Denoise First Impressions
For the past two years, we’ve been trying to streamline the process of editing our fortnightly podcast so that the whole thing could be done on iOS. And about a year ago, we actually succeeded at putting together a workflow that would let us do everything aside from the original recording on our iPads, but the results weren’t quite as good as we had hoped.
When we use a desktop computer to edit, we rely on Audacity. While we’d love to use a fancier audio editor like Apple’s Logic, the expense necessary for us to each get a copy of it would be prohibitive given the limited audience we have, so we put up with Audacity. One of the nice things included in Audacity is proper noise reduction, and the results from that are quite amazing. For the past year or so, I’ve had to record from the laundry room where the furnace is, so my audio track frequently has a hum in the background I want to remove. Audacity’s noise reduction facilitates this greatly.
When we edit on iPads, we use Ferrite. Ferrite is an audio editor that was pretty much tailor-made for certain podcasting workflows, and while it doesn’t map entirely to ours, it is the tool that enables us to edit with the least amount of hassle on iOS. One of the things that was missing from Ferrite that really annoyed me was noise reduction. In its place was a noise gate, which mutes an audio track if the background noise is below a certain volume threshold. This is perfectly serviceable during summer, because the amount of background noise is low enough that even if it’s still present while I’m talking, it isn’t really apparent. However in winter, it’s abundantly clear that there’s background noise while I’m talking and that made me frustrated. In the cases when it was really audible, I had to revert to editing on the Mac because there wasn’t really a solution to the problem natively on iOS.
During our initial investigations into editing on iOS, we found WavePad, which is a cross-platform audio editor that also happens to exist on iOS. It had noise reduction not unlike what you could find in Audacity, but the primary issue we had with it was its limited options for loading and saving files. You could only load and save files that were copied to the iPad via FTP or iTunes File Sharing on a computer, and in our opinion, if you need to involve a computer in the process at all, you might as well just do the editing there in the first place. The app never was patched to add more options for file loading and exporting, so we had to give up on using that app.
Earlier this week, I searched the App Store and found an app called Denoise. Denoise was made primarily as a tool to do noise reduction for videos, but there is a “voice memos” section of the app that can handle pretty much any audio file you throw at it. I decided to give it a spin during this week’s editing process.
It was immediately clear that this app was really engineered with shorter length files in mind. If you throw an audio file longer than eight minutes at it, it will only load in the first four minutes of audio as a sample. This has good and bad implications. It’s good because actually running the noise reduction takes incredibly long (more on that in a bit), so only running it on four minutes while you’re dialing the settings just right means you have a quicker feedback loop. The bad part is that you’re meant to select the noise sample that the reduction will be based on in that four minute slice, and if that slice doesn’t have a good 10-15 seconds of noise to grab as a sample, the effectiveness of the noise reduction is greatly reduced.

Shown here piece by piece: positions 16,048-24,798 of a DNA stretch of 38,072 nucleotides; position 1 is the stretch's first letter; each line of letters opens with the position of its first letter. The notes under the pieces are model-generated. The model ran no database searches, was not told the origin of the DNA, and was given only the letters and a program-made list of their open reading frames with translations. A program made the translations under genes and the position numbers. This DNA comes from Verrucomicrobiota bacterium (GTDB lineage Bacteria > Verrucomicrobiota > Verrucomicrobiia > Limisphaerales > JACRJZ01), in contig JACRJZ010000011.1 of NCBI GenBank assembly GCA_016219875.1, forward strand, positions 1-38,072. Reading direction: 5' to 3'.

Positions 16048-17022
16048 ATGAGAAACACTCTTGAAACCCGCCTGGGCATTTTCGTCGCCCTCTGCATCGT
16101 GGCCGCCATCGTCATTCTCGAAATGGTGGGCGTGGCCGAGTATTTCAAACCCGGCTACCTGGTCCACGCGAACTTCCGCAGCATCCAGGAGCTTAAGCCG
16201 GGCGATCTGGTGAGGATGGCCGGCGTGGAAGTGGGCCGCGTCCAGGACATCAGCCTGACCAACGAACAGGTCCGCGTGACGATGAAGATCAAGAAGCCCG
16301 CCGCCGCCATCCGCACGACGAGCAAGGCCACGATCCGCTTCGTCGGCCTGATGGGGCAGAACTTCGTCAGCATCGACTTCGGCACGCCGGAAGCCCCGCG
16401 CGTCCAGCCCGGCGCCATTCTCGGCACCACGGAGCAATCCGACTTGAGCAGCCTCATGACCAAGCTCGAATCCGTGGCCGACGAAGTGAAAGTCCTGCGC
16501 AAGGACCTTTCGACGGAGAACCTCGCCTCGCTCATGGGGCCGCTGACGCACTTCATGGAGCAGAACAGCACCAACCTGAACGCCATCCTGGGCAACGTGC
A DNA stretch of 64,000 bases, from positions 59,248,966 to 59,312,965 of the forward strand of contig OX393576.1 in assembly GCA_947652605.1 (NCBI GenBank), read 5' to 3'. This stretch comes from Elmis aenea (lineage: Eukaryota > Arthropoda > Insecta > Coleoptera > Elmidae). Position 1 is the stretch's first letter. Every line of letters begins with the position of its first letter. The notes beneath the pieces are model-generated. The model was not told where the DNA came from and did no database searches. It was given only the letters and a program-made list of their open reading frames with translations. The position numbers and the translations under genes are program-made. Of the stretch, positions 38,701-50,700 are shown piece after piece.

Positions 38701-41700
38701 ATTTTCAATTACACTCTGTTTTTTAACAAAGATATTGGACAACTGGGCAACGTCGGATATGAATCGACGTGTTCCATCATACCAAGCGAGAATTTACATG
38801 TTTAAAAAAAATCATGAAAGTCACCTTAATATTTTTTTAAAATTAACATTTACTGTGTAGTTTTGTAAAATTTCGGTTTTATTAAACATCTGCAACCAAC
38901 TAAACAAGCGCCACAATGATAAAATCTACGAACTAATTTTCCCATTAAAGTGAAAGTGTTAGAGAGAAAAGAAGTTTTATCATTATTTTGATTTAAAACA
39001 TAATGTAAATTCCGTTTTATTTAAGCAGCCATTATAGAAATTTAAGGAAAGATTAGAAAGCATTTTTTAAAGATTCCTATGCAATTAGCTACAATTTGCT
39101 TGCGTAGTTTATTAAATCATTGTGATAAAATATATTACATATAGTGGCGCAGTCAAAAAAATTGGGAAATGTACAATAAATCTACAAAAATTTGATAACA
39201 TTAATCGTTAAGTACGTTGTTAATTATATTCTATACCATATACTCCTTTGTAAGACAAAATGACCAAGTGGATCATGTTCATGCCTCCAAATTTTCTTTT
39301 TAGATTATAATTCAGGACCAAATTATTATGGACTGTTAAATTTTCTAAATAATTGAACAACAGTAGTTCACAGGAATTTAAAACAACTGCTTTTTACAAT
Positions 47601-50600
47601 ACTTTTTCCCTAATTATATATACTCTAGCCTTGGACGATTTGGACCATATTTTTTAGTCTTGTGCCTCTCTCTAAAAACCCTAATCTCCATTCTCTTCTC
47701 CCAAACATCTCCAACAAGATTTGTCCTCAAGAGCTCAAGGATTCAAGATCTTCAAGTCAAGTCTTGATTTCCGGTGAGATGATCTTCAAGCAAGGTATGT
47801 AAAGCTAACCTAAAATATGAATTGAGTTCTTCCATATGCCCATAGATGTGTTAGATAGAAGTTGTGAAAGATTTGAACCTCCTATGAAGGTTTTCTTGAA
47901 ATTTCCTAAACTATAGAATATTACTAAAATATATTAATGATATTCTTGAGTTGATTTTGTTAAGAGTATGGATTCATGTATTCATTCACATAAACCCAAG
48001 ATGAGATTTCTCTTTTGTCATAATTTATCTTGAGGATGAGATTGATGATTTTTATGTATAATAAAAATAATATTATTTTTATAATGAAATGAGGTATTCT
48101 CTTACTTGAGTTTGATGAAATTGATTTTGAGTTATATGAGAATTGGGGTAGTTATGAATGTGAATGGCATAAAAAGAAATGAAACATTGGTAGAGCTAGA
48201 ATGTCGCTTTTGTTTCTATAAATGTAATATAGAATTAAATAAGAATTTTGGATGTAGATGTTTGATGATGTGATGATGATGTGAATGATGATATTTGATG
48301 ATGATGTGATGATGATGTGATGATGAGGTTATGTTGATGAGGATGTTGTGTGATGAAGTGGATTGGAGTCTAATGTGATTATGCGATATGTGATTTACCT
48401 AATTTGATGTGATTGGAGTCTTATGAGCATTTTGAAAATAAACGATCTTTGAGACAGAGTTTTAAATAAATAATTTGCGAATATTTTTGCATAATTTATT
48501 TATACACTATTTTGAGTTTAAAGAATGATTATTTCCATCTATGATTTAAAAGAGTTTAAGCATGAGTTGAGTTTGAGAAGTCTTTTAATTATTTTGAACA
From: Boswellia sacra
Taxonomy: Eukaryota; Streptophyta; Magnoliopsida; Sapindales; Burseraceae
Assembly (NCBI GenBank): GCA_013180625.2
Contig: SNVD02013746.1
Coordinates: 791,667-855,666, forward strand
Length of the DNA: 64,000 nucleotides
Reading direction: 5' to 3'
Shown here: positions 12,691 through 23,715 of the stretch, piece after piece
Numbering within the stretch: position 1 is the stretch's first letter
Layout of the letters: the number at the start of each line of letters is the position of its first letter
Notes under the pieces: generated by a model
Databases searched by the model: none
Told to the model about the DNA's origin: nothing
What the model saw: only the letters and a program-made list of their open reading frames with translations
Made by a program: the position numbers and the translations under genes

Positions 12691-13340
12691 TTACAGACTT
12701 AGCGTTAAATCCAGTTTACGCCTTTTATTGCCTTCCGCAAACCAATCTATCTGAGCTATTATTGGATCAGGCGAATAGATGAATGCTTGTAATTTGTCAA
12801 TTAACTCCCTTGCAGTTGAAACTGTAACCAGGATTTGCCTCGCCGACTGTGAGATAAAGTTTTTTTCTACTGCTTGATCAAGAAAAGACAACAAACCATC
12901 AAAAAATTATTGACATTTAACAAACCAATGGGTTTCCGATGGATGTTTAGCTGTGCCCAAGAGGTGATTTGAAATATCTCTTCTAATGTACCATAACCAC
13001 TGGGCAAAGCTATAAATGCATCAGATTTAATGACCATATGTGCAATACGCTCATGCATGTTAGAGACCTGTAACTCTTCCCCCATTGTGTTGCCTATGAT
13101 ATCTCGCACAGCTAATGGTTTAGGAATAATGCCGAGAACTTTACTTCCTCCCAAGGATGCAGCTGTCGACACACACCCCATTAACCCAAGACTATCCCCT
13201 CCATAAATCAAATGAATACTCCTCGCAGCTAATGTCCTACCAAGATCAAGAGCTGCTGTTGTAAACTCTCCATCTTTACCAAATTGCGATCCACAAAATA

Of course, the usefulness of a 4 minute sample of the final output is only good if it’s consistent with the results you’ll get after running it on the whole file, and this is where I encountered issues. Strangely, I only encountered these issues on my personal voice track, and not Luc-Olivier’s. The preview clips were all fine, but upon exporting the full file, the levels were way too low and my voice sounded like it had a flanger or phaser effect atop of it for the whole 88 minute length of the file. So that’s not too good.
On top of that, it took 13 minutes and 18 seconds to run the voice reduction on an 88 minute minute file. Audacity’s noise reduction would normally do the same thing in around 2 and a half minutes on a desktop computer. Again, I would be willing to live with the tradeoff in performance if it would reliably produce good results. It’s just that having to wait 13 minutes for each iteration to render just amplifies the problem that the preview is inconsistent with the final results.
I’m not sure what in specific made my voice track have issues. I used Denoise with my voiceover for this weekend’s Swan Song video and it worked fine when the file was of much shorter length, so maybe it’s a length thing? Maybe the length of my noise sample was too short with the Limitless Possibility voice track and that meant it couldn’t do its job efficiently. I really don’t know.
After fiddling with the settings for about 90 minutes, most of which was spent rendering, I did find a combination of settings that worked on my problematic file. It’s just unfortunate that there’s no way to save presets in the app, so I’m going to have to refer to a screenshot of the UI to recreate the same settings in the future.
Despite all of my complaints, I’m happy this app is out there. There have been one or two other apps in the App Store that have claimed to do noise reduction in the past, but they were so old or badly written that they would straight up crash when trying to load our hour-long voice tracks. Now we have something that with a lot of massaging can get decent results, so it made something we flat out couldn’t do on iOS before possible, and I am appreciative of that. That said, a lot of improvements could be made to this app to make it a reliable workhorse, and I hope we see some of those in the coming months to ease the pain.